In a first aspect of the present invention a heart rate monitor for measuring a heart rate of a user is presented, including at least one artificial light source for emitting light into skin of the user, a first sensor for sensing light reflected through the skin of the user and for generating a first sensor-signal in response to sensed light, and an optical high-pass filter for filtering out infrared light, wherein the optical high-pass filter is arranged in an optical path before the first sensor for filtering out infrared light from light travelling to the first sensor. In a second aspect of the present invention a heart rate monitoring method for measuring a heart rate of a user is presented, said method comprising emitting light into skin of the user, sensing light reflected through the skin of the user, generating a first sensor- signal in response to sensed light, and filtering out infrared light before sensing the light reflected through the skin.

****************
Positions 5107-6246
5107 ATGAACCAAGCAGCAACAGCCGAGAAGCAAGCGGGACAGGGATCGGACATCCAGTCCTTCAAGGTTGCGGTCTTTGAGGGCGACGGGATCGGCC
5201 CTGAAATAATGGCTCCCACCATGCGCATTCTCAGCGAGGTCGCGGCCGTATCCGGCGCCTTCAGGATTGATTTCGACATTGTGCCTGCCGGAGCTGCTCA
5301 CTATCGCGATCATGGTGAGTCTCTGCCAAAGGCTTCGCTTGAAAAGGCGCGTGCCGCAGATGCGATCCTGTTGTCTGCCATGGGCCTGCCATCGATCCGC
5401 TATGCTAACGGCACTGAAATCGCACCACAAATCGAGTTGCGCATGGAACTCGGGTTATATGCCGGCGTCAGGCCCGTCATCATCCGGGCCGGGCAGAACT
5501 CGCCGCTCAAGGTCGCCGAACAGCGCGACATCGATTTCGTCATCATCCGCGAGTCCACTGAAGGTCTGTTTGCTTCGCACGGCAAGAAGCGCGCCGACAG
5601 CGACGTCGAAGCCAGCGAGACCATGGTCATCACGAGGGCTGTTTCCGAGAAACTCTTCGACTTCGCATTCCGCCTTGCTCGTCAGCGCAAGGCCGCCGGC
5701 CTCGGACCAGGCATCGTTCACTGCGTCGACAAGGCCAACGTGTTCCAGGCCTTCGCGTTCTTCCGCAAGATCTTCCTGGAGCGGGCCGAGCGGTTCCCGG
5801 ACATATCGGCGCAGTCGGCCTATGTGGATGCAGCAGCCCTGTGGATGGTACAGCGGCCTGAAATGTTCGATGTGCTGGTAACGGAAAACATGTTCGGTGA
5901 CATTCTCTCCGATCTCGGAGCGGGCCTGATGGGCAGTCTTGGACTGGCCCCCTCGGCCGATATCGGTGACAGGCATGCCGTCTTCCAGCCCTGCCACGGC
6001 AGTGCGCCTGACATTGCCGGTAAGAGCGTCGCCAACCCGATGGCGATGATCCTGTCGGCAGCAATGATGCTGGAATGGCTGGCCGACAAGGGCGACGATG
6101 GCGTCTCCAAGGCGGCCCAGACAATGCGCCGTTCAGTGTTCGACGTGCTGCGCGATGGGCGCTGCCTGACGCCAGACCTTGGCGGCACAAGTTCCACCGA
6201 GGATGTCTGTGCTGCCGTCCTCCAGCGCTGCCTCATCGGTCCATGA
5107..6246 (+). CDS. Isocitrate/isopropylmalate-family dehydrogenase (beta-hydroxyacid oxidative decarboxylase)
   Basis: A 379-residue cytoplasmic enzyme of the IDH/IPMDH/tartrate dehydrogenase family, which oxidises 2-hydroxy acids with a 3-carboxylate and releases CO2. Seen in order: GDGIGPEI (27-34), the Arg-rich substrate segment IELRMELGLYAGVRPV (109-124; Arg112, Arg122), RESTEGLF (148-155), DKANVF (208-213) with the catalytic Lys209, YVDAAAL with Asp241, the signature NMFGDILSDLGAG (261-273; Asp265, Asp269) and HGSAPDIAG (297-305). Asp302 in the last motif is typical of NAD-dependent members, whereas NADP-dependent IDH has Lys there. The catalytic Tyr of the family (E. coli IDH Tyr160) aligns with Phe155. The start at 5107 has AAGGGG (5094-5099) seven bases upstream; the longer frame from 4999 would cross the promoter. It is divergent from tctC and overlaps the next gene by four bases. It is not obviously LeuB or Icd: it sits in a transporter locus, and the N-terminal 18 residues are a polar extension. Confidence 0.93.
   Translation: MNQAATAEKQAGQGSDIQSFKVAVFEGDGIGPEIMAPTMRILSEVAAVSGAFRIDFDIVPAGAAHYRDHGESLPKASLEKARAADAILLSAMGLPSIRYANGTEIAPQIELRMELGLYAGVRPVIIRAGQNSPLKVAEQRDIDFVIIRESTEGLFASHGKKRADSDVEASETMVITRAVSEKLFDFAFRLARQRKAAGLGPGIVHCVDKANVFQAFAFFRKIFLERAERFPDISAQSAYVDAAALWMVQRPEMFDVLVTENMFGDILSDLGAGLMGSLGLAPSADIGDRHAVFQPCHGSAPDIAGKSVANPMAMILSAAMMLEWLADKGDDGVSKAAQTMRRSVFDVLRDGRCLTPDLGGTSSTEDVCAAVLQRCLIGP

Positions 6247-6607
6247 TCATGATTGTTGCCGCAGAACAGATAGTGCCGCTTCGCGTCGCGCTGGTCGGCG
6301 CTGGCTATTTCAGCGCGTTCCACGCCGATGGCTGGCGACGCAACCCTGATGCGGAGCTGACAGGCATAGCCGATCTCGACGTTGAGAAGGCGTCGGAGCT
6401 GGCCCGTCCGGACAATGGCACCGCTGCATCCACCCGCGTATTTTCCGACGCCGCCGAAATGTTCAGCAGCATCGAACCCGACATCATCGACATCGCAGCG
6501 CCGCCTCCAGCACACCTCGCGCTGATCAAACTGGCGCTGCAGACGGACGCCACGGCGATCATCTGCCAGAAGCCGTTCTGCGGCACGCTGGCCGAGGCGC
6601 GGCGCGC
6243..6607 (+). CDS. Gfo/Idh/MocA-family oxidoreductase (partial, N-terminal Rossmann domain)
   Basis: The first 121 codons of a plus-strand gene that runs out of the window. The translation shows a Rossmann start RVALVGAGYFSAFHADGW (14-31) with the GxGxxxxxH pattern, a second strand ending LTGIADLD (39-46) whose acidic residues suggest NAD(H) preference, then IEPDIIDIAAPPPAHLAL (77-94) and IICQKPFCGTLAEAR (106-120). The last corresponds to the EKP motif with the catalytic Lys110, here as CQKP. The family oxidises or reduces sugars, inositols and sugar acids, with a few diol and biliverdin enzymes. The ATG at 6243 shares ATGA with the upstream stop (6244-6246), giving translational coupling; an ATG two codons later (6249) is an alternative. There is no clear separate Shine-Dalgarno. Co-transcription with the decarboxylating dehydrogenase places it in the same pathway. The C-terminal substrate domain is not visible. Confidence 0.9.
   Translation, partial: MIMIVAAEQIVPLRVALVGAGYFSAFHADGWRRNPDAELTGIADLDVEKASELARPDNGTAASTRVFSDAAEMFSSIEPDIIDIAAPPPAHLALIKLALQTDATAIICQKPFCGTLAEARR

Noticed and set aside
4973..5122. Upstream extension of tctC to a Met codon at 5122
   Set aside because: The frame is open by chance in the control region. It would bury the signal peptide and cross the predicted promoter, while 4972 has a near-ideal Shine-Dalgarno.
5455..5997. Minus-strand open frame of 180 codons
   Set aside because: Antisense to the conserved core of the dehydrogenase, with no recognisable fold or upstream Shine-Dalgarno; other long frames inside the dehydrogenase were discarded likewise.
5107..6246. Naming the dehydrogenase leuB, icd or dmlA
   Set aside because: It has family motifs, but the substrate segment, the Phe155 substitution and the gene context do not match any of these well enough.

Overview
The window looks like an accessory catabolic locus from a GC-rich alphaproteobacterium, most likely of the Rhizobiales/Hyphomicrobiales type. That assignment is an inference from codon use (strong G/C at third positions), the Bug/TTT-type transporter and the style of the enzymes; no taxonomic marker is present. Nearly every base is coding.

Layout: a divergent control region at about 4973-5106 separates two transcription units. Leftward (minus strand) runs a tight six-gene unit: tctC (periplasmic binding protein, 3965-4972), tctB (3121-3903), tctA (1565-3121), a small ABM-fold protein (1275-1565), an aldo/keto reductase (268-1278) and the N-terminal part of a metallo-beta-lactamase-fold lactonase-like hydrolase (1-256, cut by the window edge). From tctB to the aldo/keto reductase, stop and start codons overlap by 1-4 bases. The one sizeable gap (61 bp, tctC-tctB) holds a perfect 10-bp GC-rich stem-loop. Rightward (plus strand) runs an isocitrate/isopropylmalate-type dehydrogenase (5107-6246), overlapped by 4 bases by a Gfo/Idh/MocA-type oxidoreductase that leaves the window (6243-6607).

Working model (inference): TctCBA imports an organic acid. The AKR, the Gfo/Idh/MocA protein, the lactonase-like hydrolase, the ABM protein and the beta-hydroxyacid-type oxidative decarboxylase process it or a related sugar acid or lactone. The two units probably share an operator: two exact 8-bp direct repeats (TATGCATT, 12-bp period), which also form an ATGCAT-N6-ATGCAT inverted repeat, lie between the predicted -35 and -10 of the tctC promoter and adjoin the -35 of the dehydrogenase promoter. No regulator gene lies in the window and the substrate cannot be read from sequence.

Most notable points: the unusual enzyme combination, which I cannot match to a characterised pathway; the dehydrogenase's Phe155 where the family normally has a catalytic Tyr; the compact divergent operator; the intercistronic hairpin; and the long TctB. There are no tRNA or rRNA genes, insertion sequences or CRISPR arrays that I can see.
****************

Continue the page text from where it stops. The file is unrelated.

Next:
The invention is based on the idea to filter out infrared light before measuring light reflecting through the skin of the user as to enhance measurement quality. Experiments of the applicant have shown that infrared light is responsible for most artifacts in sensor- signals. Those artifacts may for example arise through moving the heart rate monitor between locations of different ambient lightings, as for example from shadow into the direct sun. By filtering out infrared light nearly all artifacts caused by the ambient light can be avoided or can be at least decreased substantially. Additionally, a saturation of the sensor is avoided.

The optical filter is preferably designed as an edge filter with high-pass characteristics, which is filtering out at least the infrared spectrum of light. Such filters are providing the advantage of being easy to design and to produce. Hence, the optical high-pass filter can be included into the heart rate monitor very cost-effectively compared for example to band-pass filters. Through this, an increase in measurement quality and measurement robustness is achieved, since artifacts through ambient light are at least mostly avoided.

It is preferred, if the heart rate monitor comprises a processing unit for receiving the sensor-signal and for determining the pulse and/or heart rate of the user in response to the sensor-signal.

Preferred embodiments of the invention are defined in the dependent claims.